34 33 ______________________ Major Changes for Datasphere Newsroom zJournalists must be able to work like good social scientists and good poets zLiterally put information specialists (aka: librarians) in center of space and process zImplement team -- conceptual or skills -- approach

35 34 ______________________ Survival in the Datasphere zAll analysis and eventual stories have three conceptual aspects: Content? Analytic Tools? Methods/ Process?

36 35 ______________________ Intellectual Navigation Quantitative 1. Locate Data 2. Acquire 3. Analyze Qualitative 1. Locate Data 2. Acquire 3. Analyze STORY!

37 36 ______________________ New skills for journalists Just as an opening hand…. zSophisticated online research zAnalytic and visual statistics zSpreadsheets zDatabase creation and analysis zGeographic Information Systems zSocial Network Analysis zForensic Accounting/Performance Measurement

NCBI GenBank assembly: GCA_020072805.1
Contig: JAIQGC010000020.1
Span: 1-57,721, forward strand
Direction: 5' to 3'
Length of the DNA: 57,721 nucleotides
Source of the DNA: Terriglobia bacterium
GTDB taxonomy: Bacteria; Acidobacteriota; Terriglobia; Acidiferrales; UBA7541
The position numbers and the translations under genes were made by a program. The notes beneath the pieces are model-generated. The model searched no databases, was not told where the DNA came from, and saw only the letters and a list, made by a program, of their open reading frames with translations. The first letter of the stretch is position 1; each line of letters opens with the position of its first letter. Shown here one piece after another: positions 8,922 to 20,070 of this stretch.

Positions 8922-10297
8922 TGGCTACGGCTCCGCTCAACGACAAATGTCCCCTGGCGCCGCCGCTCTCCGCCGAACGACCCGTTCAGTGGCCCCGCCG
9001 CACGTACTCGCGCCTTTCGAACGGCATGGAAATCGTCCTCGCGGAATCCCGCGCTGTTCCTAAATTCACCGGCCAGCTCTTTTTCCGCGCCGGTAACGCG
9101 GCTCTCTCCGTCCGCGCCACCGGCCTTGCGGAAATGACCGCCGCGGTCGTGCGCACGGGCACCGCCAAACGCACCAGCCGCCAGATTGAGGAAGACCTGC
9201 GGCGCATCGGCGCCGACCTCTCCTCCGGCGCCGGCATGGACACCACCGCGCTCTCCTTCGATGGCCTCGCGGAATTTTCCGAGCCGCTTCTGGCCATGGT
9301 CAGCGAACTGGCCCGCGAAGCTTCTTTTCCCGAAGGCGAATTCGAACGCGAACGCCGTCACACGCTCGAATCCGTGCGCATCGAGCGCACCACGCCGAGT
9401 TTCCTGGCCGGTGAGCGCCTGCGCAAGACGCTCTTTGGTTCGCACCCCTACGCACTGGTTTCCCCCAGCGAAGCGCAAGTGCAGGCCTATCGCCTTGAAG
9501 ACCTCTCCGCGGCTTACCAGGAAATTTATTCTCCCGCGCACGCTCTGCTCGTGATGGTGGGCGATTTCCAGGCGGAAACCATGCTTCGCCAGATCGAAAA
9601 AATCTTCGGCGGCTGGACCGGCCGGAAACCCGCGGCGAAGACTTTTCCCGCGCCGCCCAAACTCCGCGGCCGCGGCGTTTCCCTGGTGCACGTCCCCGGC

38 37 ______________________ Significance for Journalism zLearn to think in multiple dimensions: non-local & non-traditional sources; depth of sourcing; raw data; dynamic online "data“ (i.e non-documents) zNeed greater analytic skills, e.g. quantification, mapping zGreater degrees of specialization in newsroom (GA reporter may be a dying intellectual breed in 5-10 years. Declining status?)

39 No, it is not “All about story.” It’s about AND, & and + Prof. Tom Johnson Institute for Analytic Journalism Santa Fe, New Mexico USA t o j t j o h n s o n. c o m t o j t j o h n s o n. c o m Natal Witness Pietermaritzburg, South Africa 5 September 2006